My argument is that it is about time we allocated dedicated lanes for the public transport (taxi industry) in the CBDs, secondary roads and on freeways. Immediately public transport start to share the road with private vehicles in the inners congested city areas then there is a problem. This is mostly created by the inferior thinking that taxis are not part of the Integrated Public Transport System as we have witnessed in other cities in their development of their Integrated Rapid Public Transport Networks (IRPTN). It is because of the “Copy and Paste” approach in our transport projects. We forget that our landscape is different from others.

Another practicality in this case! Driving (own car) from Tembisa (Phomolong) to Sandton takes 15 to 20 minutes during off-peak. During peak hours depending on the day, weather, etc. it takes about 40 – 60 minutes by private car however it is less with a taxi, 15-20 minutes (yellow line). They created their own dedicated lane and its working. It is less because they are offering a people oriented public transport services. They know passengers need to get to work and home in time. They understand the needs of the customers. However this comes with a pain because traffic officers are always watching them, waiting to pen them down. But is it worth “offering” fines to our hardworking taxi drivers when they move people? I do not think so, and some will hide and say it is illegal to drive in the yellow lane. This is because we are always afraid of change of these “uncertain” policies and regulations which undermines our ability to bring about solutions to our urban mobility systems and spaces.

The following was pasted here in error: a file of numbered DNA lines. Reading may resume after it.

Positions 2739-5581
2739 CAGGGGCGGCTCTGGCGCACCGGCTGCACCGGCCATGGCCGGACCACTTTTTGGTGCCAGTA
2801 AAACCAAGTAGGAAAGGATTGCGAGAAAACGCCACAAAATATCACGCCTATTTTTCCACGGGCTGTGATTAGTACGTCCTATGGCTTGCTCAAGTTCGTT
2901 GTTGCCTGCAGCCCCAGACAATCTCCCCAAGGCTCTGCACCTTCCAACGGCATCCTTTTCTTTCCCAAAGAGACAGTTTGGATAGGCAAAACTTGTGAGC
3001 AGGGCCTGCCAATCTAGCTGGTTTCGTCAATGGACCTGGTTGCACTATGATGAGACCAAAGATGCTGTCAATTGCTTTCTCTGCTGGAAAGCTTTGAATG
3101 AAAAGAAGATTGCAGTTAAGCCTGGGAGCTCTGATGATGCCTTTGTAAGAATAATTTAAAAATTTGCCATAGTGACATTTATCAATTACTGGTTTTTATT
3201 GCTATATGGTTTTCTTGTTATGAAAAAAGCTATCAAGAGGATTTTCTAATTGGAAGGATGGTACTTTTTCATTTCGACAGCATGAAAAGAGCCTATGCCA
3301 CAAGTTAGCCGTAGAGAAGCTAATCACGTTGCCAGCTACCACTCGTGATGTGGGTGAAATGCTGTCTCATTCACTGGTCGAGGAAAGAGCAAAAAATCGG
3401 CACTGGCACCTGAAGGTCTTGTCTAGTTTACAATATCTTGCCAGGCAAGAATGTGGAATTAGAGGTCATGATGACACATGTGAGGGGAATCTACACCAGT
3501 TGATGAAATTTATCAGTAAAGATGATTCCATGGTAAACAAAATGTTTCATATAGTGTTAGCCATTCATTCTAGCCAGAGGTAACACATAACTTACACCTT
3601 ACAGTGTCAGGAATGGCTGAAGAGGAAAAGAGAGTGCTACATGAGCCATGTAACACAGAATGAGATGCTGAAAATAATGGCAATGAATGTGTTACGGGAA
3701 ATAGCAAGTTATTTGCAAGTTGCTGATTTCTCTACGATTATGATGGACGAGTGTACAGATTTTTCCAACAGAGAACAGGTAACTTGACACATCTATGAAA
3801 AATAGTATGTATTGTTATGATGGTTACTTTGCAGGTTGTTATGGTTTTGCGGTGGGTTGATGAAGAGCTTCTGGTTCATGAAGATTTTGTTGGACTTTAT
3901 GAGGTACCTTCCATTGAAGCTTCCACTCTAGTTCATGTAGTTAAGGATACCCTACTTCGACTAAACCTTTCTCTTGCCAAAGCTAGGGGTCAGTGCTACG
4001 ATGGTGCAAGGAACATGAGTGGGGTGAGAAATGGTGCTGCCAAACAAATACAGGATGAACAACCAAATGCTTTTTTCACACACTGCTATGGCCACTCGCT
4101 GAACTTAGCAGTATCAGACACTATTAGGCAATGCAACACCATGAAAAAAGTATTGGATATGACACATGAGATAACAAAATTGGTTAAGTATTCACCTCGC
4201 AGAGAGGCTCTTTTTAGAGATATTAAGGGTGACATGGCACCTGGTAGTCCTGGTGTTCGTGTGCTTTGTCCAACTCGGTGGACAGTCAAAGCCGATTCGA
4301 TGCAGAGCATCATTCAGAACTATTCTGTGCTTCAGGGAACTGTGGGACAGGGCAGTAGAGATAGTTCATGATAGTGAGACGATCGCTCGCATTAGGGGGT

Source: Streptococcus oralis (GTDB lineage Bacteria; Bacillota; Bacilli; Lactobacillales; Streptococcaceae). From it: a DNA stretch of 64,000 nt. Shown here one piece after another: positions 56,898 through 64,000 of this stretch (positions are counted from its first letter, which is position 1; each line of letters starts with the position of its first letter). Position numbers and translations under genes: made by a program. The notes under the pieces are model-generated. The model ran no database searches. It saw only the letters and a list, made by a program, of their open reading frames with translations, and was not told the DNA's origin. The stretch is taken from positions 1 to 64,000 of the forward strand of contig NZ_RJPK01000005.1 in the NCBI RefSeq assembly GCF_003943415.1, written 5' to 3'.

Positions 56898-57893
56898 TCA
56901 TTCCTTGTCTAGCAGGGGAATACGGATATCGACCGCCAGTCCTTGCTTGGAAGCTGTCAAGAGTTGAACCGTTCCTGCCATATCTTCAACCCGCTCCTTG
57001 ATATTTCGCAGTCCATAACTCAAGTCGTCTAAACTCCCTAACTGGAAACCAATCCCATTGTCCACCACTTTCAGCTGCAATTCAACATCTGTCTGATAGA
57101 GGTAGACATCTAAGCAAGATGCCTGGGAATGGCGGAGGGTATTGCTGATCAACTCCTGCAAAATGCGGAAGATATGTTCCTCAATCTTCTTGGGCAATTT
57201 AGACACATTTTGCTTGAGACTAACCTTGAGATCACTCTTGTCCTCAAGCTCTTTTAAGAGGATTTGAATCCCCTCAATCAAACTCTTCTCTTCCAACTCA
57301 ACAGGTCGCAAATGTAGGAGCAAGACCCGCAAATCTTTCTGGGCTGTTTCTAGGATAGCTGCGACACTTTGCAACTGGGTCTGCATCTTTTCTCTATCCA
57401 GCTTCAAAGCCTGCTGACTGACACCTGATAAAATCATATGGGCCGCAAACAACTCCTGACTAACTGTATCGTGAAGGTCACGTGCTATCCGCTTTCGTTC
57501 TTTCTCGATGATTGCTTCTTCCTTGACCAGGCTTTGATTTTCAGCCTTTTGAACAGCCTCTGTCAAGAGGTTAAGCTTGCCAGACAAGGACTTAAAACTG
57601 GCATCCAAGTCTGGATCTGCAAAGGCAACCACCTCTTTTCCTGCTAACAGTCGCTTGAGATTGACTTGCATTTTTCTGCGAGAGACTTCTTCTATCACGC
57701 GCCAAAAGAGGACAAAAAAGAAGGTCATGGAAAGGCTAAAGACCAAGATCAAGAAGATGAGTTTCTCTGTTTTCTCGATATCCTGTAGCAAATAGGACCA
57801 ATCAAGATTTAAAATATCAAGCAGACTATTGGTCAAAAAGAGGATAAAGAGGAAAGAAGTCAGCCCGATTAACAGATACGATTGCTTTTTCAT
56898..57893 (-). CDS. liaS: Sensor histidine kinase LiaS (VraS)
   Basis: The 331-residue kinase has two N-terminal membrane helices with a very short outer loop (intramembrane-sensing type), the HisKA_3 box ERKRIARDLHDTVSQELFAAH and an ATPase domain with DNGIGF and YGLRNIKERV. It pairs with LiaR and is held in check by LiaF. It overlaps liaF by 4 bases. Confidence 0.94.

We need to move people other than vehicles and this is achieved by the taxi industry and other modes of public transport.  However it should be noted that this can be achieved in the absence of cowardice but in the presence of vibrancy, political will, law enforcement and behavioral change

We have a problem of vested interests hence the negligence of the taxi industry but the prioritization of the BRT which runs empty most of the day. I am not saying BRT is not a good system but the approach is. The continuous preaching about a safe, reliable, effective, and efficient and a mass integrated rapid public transport is not being implemented because even today the public transport is still not integrated. It is about time we bring back the public interest in the public transport.

As a country we have potential and solutions to our problems but the way we try to address such problems is problematic.

By Reginald Kgwedi

Twitter: @reginaldkgwedi

Founder: Transport and Logistics Students Association (TaLSA)